"If Candlemas Day is clear and bright,
winter will have another bite.
If Candlemas Day brings cloud and rain,
winter is gone and will not come again."
In the US, the superstitions were liberally reinterpreted, becoming Groundhog Day. Seriously.
Lacking groundhogs of their own, the French turned to culinary ritual, as is their wont, taking the lead from Gelasius I, who was pope in the late 400s. In addition to introducing the benediction of the candles (hence Candle Mass), he fed the hungry pilgrims gathering in processions around Rome a galette, the heavier precursor of the dainty crêpe.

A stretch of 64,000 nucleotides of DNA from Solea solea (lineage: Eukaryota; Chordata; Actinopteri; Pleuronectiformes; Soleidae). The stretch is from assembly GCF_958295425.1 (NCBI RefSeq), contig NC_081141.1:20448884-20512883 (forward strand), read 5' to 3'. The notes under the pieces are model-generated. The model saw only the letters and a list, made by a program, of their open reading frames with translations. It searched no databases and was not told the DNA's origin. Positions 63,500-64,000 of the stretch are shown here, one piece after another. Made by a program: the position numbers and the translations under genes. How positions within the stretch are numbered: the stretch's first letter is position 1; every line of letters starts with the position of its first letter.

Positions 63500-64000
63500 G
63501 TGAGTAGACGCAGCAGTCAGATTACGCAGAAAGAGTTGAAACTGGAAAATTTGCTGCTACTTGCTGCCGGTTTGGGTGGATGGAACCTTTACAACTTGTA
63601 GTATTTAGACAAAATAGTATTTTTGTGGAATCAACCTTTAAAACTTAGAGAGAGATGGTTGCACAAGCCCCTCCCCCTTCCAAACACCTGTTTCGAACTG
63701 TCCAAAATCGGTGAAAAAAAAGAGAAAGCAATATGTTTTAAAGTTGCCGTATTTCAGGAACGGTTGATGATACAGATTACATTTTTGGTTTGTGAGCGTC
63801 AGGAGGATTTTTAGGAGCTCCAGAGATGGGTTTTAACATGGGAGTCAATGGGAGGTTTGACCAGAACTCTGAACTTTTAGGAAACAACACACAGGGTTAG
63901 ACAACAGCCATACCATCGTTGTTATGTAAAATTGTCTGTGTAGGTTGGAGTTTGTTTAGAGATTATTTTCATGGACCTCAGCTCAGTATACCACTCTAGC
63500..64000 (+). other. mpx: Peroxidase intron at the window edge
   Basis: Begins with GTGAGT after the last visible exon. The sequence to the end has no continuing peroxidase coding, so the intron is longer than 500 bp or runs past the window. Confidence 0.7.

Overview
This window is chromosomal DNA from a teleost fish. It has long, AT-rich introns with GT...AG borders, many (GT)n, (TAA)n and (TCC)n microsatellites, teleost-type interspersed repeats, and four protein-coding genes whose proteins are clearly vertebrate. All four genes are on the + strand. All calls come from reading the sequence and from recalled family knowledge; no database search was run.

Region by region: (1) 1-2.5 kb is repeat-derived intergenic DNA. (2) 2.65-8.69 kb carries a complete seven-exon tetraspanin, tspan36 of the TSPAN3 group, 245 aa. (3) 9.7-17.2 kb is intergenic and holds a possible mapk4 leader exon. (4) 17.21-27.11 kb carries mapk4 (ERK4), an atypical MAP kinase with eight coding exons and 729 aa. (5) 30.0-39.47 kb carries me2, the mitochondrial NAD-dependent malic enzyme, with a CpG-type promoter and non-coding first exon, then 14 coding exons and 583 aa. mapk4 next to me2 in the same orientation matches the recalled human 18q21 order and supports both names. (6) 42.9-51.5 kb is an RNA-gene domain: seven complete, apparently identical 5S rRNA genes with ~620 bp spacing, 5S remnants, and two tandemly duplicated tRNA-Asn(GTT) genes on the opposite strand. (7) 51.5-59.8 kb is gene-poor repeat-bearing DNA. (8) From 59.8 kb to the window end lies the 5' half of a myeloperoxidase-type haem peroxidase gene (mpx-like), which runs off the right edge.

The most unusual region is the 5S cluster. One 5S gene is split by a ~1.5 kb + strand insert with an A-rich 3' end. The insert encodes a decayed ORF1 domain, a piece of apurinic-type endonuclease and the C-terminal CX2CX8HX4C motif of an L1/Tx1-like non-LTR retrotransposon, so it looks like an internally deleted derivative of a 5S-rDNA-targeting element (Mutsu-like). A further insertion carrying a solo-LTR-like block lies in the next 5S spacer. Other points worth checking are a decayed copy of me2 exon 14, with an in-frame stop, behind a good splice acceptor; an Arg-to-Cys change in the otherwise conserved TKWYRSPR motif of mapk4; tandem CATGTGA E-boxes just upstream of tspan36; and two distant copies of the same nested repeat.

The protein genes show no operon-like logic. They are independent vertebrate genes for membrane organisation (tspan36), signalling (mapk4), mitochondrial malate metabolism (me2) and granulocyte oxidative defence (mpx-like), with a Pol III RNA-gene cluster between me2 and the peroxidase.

Thus, here in France dessert crêpes reign on the Chandeleur evening of February second. Specifically, after 8 pm. If one can flip a crêpe in the pan while holding a gold coin in the other hand, well, prosperity in the coming year is all but assured.
Whatever the true, entire story of la Chandeleur may be, it makes kids big and small happy, mine included. I made a gateau de crêpes aux pommes, using a recipe from the February edition of Cuisine et Vins. Caramelized apples, almonds and Calvados-soaked raisins were tucked between delicate layers of crêpe. We all agreed the result was delicious, and my never having found a gold coin to clutch was forgotten in the haze of post-prandial bliss.